Tibet and other Himalayan kingdoms
In 747 C.E., the Indian master Padmasambhava allegedly travelled from Afghanistan to bring Vajrayana Buddhism to Tibet and Bhutan, at the request of the king of Tibet. This was the original transmission that anchors the lineage of the Nyingma school. During the eleventh century and early twelfth century, a second important transmission occurred with the lineages of Atisa, Marpa and Brogmi, giving rise to the other schools of Tibetan Buddhism, namely Kadam, Kagyu, Sakya, and Geluk (the school of the Dalai Lama).
In 804 C.E., Emperor Kammu sent the intrepid monk Kūkai to the Tang Dynasty capital at Chang'an (present-day Xi'an) to retrieve the latest Buddhist knowledge. Kūkai absorbed the Vajrayana thinking and synthesized a version which he took back with him to Japan, where he founded the Shingon school of Buddhism, a school that continues to this day.
In the late eighth century, Indian models of Vajrayana traveled directly to the island of Java and Sumatra in the Malay Archipelago where a huge temple complex at Borobudur was built. The empire of Srivijaya was a centre of Vajrayana learning and Atisha studied there under Serlingpa, an eminent Buddhist scholar and a prince of the Srivijayan ruling house. Through the early economic relationships with the Srivijaya Empire based on Sumatra, the Philippines came under the influence of the Vajrayana religion. Vajrayana Buddhism survived in both islands as well as the Malay Peninsula until eclipsed by Islam in the late thirteenth century and early fourteenth century.
In the thirteenth century, long after the original wave of Vajrayana Buddhism had died out in China itself, two eminent Tibetan Sakyapa teachers, Sakya Pandita Kunga Gyaltsen and Chogyal Phagpa, visited the Mongolian royal court. In a competition among Christians, Muslims, and Buddhists held before the royal court, Prince Godan found Tibetan Buddhism to be the most satisfactory and adopted it as his personal religion, although not requiring it of his subjects. As Kublai Khan had just conquered China (establishing the Yuan Dynasty), his adoption of Vajrayana led to the renewal of Tantric practices in China as the ruling class found it useful to emulate their leader.
Vajrayana practice declined in China and Mongolia with the fall of the Yuan Dynasty, to be replaced by resurgent Daoism, Confucianism, and Pure Land Buddhism. However, Mongolia saw another revival of Vajrayana in the seventeenth century, with the establishment of ties between the Dalai Lama in Tibet and the Mongolian princedoms. This revived the historic pattern of the spiritual leaders of Tibet acting as priests to the rulers of the Mongol empire. Tibetan Buddhism is still practiced as a folk religion in Mongolia today despite more than 65 years of state-sponsored communism.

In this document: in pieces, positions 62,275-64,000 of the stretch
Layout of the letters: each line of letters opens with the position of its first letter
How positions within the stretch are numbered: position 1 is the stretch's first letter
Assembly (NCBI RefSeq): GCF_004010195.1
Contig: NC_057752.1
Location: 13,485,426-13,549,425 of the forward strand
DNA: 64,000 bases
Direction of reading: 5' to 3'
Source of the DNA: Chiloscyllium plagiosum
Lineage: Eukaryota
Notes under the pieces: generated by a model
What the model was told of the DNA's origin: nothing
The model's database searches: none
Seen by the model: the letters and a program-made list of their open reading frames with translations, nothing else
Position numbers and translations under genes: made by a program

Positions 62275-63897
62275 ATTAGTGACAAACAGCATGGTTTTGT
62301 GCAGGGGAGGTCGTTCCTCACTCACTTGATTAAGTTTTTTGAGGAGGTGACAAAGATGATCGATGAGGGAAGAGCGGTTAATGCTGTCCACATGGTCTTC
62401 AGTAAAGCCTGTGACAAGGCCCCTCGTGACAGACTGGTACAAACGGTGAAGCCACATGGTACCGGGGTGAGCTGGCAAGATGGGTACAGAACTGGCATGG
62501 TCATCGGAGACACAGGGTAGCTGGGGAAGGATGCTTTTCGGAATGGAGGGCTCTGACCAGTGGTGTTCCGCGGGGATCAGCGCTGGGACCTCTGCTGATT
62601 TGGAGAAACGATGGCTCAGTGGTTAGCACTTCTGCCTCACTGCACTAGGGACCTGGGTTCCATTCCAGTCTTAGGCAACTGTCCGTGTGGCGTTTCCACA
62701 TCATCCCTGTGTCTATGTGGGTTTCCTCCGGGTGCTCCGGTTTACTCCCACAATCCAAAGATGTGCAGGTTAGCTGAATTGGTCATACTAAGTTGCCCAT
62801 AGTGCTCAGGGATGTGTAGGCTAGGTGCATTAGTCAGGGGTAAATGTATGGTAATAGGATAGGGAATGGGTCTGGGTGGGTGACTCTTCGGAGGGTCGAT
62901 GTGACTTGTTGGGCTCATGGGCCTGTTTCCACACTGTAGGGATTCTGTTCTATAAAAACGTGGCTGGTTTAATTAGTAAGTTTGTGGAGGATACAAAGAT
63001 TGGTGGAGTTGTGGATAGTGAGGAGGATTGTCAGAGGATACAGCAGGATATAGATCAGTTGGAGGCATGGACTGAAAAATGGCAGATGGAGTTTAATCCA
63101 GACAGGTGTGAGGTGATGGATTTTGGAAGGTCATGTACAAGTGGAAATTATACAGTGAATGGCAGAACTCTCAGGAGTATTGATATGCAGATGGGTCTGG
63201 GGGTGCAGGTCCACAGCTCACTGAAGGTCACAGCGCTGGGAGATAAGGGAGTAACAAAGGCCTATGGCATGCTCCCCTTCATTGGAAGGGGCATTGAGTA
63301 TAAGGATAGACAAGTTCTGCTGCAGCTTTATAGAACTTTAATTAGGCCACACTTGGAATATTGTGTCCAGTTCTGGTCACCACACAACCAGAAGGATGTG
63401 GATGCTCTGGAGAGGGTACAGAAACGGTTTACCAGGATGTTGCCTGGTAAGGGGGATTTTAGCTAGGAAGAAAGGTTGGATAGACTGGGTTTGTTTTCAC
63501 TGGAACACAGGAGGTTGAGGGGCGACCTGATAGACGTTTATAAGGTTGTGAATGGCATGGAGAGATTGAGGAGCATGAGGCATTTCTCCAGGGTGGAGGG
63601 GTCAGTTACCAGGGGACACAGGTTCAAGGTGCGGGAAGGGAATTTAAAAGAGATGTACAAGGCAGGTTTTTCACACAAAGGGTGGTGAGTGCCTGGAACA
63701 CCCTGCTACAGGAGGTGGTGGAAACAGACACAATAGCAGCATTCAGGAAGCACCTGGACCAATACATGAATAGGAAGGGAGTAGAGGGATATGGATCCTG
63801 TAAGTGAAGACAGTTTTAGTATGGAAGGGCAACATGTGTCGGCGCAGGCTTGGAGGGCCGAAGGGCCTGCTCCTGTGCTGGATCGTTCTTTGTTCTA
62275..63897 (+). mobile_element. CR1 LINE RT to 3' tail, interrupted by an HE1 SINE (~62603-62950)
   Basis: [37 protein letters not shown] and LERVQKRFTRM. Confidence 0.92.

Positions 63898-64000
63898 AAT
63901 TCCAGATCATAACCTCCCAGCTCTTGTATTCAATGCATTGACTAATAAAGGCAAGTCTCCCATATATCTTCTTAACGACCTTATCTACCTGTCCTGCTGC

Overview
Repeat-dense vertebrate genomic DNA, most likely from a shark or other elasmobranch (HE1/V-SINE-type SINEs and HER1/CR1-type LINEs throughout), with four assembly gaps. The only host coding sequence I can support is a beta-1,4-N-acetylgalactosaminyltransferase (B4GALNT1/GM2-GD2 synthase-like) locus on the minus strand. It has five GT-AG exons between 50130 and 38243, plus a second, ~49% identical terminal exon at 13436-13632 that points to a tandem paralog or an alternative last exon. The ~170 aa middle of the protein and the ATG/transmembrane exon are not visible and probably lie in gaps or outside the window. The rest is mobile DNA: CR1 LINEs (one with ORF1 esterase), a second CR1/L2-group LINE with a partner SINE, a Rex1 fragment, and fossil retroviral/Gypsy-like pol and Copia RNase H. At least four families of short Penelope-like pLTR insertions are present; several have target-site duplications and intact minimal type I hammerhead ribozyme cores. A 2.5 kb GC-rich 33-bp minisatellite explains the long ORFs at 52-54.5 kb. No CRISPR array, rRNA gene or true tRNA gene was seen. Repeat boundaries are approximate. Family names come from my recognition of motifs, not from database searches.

Although there is historical evidence for Vajrayana Buddhism in Southeast Asia and elsewhere today the Vajrayana exists primarily in the form of two major sub-schools:
The Tibetan Buddhist schools, based on the lineages and textual traditions of the Kangyur and Tengyur of Tibet, are found in Tibet, Bhutan, India, Nepal, southwestern and northern China, Mongolia, and various constituent republics of Russia that are adjacent to the area, such as Amur Oblast, Buryatia, Chita Oblast, the Tuva Republic, and Khabarovsk Krai. Tibetan Buddhism is also the main religion in Kalmykia.
Vajrayana Buddhism was established in Tibet in the eighth Century when Śāntarakṣita was brought to Tibet from India at the instigation of the Dharma King Trisong Detsen, some time before 767 C.E. He established the Nyingma school. Additionally, Padmasambhava's contribution ensured that Tibetan Buddhism became part of the Vajrayana tradition. While Vajrayana Buddhism is a part of Tibetan Buddhism, in that it forms a core part of every major Tibetan Buddhist school, it is not identical with it. Buddhist scholar Alexander Berzin refers to "the Mahayana and Vajrayana traditions of Tibetan Buddhism." The Vajrayana techniques add "skillful means" to the general Mahayana teachings for advanced students. The "skillful means" of the Vajrayana in Tibetan Buddhism refers to tantra techniques of tantra, Dzogchen (Tibetan:maha-ati), and Mahamudra (Tibetan:Chagchen).